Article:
Genetic link to erectile dysfunction

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Lifestyle issues, such as obesity, smoking, and stress, are still factors, but this finding could lead to new genetic treatments.

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Future treatments could target specific genes as a treatment for erectile dysfunction. Getty Images

Scientists may have discovered a genetic risk factor for erectile dysfunction.

There are many causes of the disease, including obesity, smoking, and cardiovascular problems.

These are still probably the main reasons why men develop the disease.

But researchers have long believed that erectile dysfunction (ED) may also have a genetic component.

In other words, some people may be more likely to develop erectile dysfunction because of genetics rather than issues that develop later in life.

The new search has identified a specific location in the human genome that is linked to an increased risk of erectile dysfunction.

Erectile dysfunction affects about one-third of men over 70, one-fifth of men in their 60s, and one-eighth of men under 60, although some studies have suggested a much higher prevalence.

The new research may open the possibility for some patients of a future treatment that targets specific genes to reduce the inherited risk of erectile dysfunction.

Dr Irwin Goldstein said he has treated patients who have been helpless since childhood and whose fathers were also helpless.

“So genetic impotence is definitely a thing,” Goldstein, director of sexual medicine at Alvarado Hospital in San Diego, told Healthline.

Doctors who try to treat cases of erectile dysfunction usually look for risk factors such as obesity, diabetes, heart or blood vessel problems, smoking, physical trauma to the genitals, or psychological or relationship disorders.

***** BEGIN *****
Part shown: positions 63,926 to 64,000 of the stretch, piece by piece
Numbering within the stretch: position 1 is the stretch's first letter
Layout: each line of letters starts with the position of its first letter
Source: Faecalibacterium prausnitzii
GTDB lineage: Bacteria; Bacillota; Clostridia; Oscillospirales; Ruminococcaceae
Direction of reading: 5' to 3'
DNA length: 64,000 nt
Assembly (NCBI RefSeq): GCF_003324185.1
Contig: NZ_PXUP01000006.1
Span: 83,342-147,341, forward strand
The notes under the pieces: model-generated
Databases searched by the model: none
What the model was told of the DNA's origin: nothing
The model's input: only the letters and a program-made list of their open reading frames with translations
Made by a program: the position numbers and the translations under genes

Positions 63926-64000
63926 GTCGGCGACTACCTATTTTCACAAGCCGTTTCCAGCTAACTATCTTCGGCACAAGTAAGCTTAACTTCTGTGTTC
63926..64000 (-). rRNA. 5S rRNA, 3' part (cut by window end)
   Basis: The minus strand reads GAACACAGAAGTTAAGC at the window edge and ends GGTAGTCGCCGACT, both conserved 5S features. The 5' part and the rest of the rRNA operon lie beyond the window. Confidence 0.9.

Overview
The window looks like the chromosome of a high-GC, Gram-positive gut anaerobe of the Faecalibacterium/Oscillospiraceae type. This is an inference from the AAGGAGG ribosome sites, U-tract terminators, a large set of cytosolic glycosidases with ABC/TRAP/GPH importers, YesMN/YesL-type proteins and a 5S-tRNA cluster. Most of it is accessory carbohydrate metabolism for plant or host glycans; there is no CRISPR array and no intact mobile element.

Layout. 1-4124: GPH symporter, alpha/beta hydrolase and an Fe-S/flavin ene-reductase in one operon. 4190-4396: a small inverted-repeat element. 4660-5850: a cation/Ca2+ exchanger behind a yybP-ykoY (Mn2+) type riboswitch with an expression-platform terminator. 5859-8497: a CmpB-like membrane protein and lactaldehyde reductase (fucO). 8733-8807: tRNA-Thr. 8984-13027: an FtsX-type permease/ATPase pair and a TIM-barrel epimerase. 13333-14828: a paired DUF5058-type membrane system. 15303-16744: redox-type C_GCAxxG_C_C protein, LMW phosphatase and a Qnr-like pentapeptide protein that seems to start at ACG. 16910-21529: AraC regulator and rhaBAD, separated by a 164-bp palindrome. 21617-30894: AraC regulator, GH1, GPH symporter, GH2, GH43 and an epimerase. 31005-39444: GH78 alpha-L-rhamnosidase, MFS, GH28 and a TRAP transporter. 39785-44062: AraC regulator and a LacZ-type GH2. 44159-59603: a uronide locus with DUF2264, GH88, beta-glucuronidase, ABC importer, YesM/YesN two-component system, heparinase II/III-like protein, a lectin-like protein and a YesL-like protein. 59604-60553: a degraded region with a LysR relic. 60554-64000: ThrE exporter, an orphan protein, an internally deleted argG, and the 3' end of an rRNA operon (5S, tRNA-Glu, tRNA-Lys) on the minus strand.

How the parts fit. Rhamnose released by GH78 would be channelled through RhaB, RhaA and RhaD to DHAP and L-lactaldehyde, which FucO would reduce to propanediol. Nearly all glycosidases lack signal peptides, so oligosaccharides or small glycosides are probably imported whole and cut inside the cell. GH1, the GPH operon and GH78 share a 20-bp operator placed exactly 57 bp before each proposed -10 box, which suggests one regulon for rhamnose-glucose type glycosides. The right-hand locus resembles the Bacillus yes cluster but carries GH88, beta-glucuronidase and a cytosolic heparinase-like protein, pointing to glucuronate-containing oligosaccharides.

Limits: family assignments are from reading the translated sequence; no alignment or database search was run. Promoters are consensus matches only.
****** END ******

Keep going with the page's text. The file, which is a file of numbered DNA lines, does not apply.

These findings won’t change that, Goldstein said.

Obviously, he said, genetics won’t be the only cause. “

But Goldstein nonetheless finds the new findings exciting because they give strong evidence of what he has already noticed.

“You can find people who are obese, who smoke cigarettes, who have diabetes, who eat bad food – but still have good erections, and they may not have a genetic problem,” he said. Goldstein said. “But then you might have someone who just has a small amount of diabetes but has the genetic problem and sees a problem.”

However, not all doctors are convinced that the new research proves this link.

Cleveland Clinic urologist Dr. Daniel Shoskes noted that the research was based on men who self-reported ED.

He also controlled for obesity as a non-genetic risk factor, but left out other possible factors.

“[The study] does not prove causation or to what extent ED could be genetic or acquired from nature, ”Shoskes told Healthline.

He said the bottom line for him is that, genetic risk factors or not, “if someone is overweight, severely diabetic, and a smoker, it is highly unlikely that they will be able to avoid having erectile dysfunction in one. at any given time, regardless of its genetic origin. “

Nonetheless, Shoskes called the study’s results “valid and very interesting, and a starting point for further research”, looking specifically at the genetic locations identified.

On whether this could lead to new treatments, however, he was cautious.

“[Genes] are part of very complex mechanisms, ”he said,“ and we have absolutely no idea what effect targeting these genes might have. “

Goldstein, however, sees a potential path to genetic therapies.

The ED-linked genetic location found in the new study was a location on chromosome 6 near a gene called SIM1.

This gene, the study notes, is part of the melanocortin system, which has been linked to weight regulation and sexual function.

Goldstein noted that a drug called bremelanotide, currently under study to the Food and Drug Administration (FDA), may reduce sexual dysfunction in women by targeting and activating these melanocortin pathways.

Goldstein said a version of the drug was also shown to work in men, increasing sexual desire and erection stiffness by targeting the same hormone.

Genetics are not the only cause of erectile dysfunction, he warned. But, in cases where it appears to be a factor, there is some hope that future treatments like this may help.

Scientists may have discovered a genetic risk factor for erectile dysfunction.

Physiological and lifestyle issues such as obesity, smoking, or cardiovascular issues are probably still the main reasons men develop erectile dysfunction, but research seems to prove that some people may also be more likely to develop it. disease due to genetics.

Although some doctors are skeptical, others suggest that the research may open the possibility for some patients of a future treatment targeting specific genes to reduce the inherited risk of erectile dysfunction.


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